Burton Mere RSPB Reserve - 20 Jan 18

Today I visited the RSPB Reserve at Burton Mere on the Wirral. Continuous slight rain and low cloud made for poor visibility an some less than inspiring pictures. The best of the bunch included this fly-by of three Whooper Swans. They typically show more yellow on the base of the bill than the other species of ‘wild’ swan that visits the UK – the Bewick’s (or Tundra) Swan. Not easy to tell at this range and in these conditions. However Bewick’s Swans are significantly smaller than other swans at that would have been obvious.

This fine drake Teal came close-enough to provide some colour.

Certainly a place to see egrets: here a Little Egret showing plenty of breeding condition ‘aigrettes’ hanging from the breast and over the tail. The blue-grey lores (above the base of the bill) will change to orange when breeding starts.

A different bird: ‘aigrettes’ only showing on the back of this bird.

A Grey Heron standing sentry.

Other than flocks of Lapwing the commonest wader here at this time of year is Black-tailed Godwit. In the foreground a first-winter bird with pale fringes to its feathers. Behind an adult – they can, as here, look surprisingly grey.

A group of juveniles. The bird in the right foreground is showing its ‘black tail’ and white rump.

A single juvenile feeding.

Moments later it opens its bill. I am always surprised to see that waders can open their bill mostly just at the end. It is essential that species feeding by probing can do this – they need to able to grab food detected deep underground.

The only other wader I managed to catch on camera (apart from the Lapwings) was this distant Dunlin. Easy to identify by its dark belly patch in the breeding season: less so at this date. The size and the proportionately long and slightly decurved bill are the best clues.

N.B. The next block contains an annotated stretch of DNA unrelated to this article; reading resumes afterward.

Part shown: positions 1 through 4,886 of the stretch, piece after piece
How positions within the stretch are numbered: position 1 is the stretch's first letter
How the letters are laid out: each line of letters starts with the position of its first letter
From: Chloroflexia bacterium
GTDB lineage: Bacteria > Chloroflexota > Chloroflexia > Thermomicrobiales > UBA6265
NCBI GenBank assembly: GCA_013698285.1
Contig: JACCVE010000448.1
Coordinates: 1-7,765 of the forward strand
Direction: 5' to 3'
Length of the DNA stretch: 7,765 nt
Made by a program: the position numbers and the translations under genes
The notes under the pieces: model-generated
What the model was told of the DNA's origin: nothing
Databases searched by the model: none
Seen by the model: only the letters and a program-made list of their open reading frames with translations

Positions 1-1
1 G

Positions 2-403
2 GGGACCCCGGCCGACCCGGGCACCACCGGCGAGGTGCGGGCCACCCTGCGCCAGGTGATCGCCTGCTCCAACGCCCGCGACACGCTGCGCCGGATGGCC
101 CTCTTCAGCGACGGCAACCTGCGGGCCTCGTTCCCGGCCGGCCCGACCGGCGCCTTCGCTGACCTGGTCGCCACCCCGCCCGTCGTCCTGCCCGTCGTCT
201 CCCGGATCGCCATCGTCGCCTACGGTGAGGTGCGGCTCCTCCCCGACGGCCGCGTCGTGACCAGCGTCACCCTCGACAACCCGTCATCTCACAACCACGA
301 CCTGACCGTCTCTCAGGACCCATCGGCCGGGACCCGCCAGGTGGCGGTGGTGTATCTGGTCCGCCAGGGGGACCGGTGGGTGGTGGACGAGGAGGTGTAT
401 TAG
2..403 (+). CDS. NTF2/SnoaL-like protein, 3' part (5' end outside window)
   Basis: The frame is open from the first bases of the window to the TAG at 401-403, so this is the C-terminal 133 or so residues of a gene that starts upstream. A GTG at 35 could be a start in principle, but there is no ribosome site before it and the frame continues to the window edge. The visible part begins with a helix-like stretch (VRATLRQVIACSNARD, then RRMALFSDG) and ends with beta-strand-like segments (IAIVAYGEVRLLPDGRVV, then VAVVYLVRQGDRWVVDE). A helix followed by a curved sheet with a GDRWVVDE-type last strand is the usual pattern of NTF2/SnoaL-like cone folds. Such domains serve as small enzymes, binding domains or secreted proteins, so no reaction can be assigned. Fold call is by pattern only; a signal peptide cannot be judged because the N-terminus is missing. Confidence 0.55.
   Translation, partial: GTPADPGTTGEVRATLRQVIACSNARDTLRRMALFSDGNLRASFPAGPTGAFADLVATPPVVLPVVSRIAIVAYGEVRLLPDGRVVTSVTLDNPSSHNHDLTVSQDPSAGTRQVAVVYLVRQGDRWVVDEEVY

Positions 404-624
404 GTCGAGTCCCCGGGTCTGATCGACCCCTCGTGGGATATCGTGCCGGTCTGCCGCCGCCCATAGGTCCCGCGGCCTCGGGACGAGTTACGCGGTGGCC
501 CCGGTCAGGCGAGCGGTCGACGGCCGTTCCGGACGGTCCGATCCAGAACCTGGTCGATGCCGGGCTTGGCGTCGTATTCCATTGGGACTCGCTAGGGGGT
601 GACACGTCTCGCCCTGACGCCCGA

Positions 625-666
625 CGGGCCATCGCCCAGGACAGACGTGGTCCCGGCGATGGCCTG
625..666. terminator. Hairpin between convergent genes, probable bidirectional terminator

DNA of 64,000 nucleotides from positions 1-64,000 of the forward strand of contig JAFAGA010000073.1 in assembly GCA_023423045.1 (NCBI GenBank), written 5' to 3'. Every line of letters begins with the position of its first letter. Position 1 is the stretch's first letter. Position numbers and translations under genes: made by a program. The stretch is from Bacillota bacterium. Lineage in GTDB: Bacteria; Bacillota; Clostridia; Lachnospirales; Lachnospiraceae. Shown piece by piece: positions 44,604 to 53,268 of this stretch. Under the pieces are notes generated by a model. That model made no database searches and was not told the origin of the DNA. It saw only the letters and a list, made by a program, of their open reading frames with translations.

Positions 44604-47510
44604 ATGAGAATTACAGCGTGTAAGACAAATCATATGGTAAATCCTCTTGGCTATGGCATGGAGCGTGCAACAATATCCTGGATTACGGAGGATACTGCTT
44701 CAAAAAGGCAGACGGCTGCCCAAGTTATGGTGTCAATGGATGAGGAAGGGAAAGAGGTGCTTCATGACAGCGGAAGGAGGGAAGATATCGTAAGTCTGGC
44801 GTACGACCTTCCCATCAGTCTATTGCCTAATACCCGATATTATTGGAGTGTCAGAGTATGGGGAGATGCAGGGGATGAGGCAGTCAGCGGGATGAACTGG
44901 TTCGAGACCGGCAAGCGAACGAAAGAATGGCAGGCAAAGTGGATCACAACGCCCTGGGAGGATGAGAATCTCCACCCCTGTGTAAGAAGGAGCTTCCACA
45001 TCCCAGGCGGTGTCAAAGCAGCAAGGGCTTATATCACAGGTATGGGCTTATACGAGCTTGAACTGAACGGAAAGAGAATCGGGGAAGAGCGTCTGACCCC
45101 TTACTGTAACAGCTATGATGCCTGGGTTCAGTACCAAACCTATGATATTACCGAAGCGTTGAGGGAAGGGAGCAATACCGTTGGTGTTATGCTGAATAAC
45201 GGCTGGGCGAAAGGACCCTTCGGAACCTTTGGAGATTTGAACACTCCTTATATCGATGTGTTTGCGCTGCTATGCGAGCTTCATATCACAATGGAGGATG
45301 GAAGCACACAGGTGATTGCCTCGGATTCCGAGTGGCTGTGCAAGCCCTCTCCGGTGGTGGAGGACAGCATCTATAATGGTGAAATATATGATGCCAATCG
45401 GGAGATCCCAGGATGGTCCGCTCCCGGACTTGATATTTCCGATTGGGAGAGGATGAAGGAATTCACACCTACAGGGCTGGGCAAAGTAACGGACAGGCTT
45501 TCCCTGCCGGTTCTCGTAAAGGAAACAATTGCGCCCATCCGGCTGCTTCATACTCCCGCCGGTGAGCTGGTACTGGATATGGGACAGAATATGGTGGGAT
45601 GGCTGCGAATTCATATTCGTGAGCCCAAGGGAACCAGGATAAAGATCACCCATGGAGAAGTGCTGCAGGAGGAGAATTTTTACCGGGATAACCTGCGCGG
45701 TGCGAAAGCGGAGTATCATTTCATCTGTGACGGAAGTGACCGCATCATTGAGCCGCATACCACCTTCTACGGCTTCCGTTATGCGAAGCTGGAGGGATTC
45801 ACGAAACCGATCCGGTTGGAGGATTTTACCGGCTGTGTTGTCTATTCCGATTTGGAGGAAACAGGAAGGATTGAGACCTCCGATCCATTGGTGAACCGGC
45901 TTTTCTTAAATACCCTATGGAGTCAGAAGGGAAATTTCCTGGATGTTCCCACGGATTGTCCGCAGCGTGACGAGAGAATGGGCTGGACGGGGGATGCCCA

Later I moved to Parkgate, which overlooks the salt marshes along the Dee Estuary. High tide is best, though today was a neap tide and birds were still too far away. This first-winter Great Black-backed Gull made a fly-by. Can be identified by size and lumbering flight. In the photo we see the large all-dark bill and relatively unmarked head. Another ID feature is that the dark trailing edge to the wing ‘disappears’ on the inner primaries. This would not happen on a Lesser Black-backed Gull which would also show two rows of dark feathers on the trailing edge of the wing – the greater coverts as well as the secondaries. A Herring Gull would have noticeably paler outer parts to the inner primaries – called the ‘window’.

Good to see were the typically chaotic flocks of Lapwing. Have you ever tried counting a flock? They are forever changing formation and direction.

Here we go: back again.

Perhaps we were right first time.

Best sighting was a VERY distant Marsh Harrier. We see (against a rather industrial landscape) a very typical silhouette as it hunts over the reeds. We can just about make out the pale head on this bird.

A rather scruffy bird moulting its tail-feathers. Some pale in the primary coverts from below perhaps suggests an immature male, but at this range and light conditions it is not possible to be certain.

Even more distant! The bird was joined by another and they sparred for a while. It may be my imagination but the bird on the right seems to be carrying prey. During courtship the males of most birds of prey will present prey items to their intended partners and pass it to them on the wing to show they will be capable of providing food for the brooding female and eventual off-spring (a bit like buying/preparing your girlfriend a meal and exchanging forkfuls of food?)

(Ed Wilson)